A Labour MP has claimed that the England football team has too many privately educated players to perform well.
Stella Creasy made the remarks in a Commons debate on social mobility after Tory MP John Redwood likened grammar schools to elite sports, which he said had to select talented people “at a very young age”.
In response, Creasy suggested the performance of the England team was damaged because 13% of its players who went to private schools.
“13% of our national football team went to a private school, which is double the number of people who go to those private schools nationally”, she told ministers.
“Does he think that might account for the performance of our national football team, if we’re missing out on the talent that exists in the comprehensive sector?”
“And will he recognise that that is precisely the problem that we’re looking at today? We’re missing out on talent as a result of too narrow a focus.”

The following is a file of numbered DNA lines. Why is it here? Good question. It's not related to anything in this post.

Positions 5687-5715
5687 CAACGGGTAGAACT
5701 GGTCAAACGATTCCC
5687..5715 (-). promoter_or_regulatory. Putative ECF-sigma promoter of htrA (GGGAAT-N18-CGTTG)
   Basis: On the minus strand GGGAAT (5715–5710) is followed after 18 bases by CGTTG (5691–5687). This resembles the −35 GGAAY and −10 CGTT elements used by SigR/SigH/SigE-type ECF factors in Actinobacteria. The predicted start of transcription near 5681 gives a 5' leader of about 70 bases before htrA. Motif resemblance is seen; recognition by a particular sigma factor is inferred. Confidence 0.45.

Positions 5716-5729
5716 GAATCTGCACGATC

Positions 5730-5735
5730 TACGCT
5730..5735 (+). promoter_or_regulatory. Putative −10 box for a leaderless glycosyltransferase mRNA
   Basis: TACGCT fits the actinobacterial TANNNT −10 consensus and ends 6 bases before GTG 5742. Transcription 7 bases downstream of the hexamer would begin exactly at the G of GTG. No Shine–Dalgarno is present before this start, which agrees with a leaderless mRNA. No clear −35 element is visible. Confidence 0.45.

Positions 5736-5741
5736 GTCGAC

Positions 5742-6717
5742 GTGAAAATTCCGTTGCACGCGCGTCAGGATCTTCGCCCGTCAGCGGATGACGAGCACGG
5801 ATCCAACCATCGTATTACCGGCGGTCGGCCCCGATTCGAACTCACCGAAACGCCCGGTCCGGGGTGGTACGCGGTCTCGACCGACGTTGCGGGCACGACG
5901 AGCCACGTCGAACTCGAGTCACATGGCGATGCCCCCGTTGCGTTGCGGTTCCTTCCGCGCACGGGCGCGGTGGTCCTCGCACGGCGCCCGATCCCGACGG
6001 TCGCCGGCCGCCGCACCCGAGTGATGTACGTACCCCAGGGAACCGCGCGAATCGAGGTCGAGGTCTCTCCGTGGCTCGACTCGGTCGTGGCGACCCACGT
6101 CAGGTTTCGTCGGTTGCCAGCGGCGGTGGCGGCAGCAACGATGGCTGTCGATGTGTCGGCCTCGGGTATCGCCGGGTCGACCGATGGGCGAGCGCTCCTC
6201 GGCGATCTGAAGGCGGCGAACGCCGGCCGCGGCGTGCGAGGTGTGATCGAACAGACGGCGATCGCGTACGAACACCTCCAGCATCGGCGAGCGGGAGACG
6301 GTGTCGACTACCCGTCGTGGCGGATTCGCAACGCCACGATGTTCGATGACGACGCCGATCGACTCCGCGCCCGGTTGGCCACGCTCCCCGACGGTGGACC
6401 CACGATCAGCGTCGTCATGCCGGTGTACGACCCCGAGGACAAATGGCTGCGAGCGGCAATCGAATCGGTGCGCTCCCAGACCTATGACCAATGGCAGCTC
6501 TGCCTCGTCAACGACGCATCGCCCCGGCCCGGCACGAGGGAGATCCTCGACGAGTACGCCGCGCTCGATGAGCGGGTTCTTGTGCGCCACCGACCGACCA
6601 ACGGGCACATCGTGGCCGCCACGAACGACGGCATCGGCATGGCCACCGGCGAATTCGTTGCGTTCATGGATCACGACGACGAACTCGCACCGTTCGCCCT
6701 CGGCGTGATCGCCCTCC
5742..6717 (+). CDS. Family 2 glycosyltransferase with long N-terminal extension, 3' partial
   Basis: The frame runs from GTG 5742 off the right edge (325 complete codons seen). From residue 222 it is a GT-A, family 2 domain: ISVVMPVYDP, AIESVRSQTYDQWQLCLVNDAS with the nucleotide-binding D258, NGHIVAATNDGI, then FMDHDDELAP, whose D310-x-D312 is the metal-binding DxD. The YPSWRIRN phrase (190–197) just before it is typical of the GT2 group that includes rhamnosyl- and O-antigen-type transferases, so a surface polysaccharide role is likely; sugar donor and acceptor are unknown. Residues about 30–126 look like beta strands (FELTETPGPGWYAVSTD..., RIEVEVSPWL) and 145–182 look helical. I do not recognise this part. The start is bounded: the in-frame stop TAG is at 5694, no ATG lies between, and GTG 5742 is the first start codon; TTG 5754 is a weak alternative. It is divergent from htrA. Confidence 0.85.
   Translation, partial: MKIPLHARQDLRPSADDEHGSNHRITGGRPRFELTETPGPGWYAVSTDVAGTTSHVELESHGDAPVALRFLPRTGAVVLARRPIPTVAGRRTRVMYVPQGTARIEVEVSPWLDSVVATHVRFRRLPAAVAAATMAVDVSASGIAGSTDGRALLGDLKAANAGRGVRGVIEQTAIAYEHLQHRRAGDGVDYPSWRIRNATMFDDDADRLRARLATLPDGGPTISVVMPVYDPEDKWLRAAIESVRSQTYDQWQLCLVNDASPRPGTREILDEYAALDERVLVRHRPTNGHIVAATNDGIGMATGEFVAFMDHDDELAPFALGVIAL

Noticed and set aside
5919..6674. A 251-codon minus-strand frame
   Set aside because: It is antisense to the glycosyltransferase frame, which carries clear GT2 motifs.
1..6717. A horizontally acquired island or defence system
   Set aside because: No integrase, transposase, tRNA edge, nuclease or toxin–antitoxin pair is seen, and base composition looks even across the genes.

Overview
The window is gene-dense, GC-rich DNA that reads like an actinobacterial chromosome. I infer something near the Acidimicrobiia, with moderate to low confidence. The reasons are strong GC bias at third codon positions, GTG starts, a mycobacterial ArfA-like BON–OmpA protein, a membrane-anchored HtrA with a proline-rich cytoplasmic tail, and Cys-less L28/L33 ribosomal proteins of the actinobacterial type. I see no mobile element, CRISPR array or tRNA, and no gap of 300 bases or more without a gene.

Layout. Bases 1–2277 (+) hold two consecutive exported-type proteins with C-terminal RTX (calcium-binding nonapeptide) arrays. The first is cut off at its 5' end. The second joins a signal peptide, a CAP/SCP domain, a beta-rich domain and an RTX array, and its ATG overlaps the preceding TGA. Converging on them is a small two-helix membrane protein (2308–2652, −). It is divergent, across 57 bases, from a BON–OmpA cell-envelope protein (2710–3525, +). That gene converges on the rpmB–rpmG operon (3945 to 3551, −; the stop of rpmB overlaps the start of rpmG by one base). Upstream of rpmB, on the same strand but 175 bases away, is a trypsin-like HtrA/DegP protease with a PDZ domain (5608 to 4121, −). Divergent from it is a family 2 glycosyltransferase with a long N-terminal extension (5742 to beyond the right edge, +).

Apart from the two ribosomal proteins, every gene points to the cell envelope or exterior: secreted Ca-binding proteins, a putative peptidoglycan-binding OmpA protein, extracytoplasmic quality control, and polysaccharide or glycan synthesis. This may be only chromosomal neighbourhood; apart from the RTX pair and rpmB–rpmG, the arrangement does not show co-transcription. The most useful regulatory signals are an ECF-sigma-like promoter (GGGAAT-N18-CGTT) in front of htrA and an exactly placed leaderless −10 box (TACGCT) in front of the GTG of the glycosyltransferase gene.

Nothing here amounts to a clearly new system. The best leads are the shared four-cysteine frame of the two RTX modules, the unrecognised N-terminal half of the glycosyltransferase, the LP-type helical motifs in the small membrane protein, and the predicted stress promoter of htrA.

Redwood called her remarks “obtuse”, and said “I don’t think we are going to get a better team by training them less, and no longer giving them any kind of elite education.
Creasy took to Twitter to defend her remarks, claiming sport was a bad analogy to use for education in the first place.
On Twitter the Labour MP also referred readers to a 2014 report into social mobility, which finds public schools are overrepresented in professional sport.
The report states that 13% of the England national team went to independent schools, “double the proportion of UK pupils attending these schools”, whereas 83% are from comprehensives, compared to 88% of the population as a whole.
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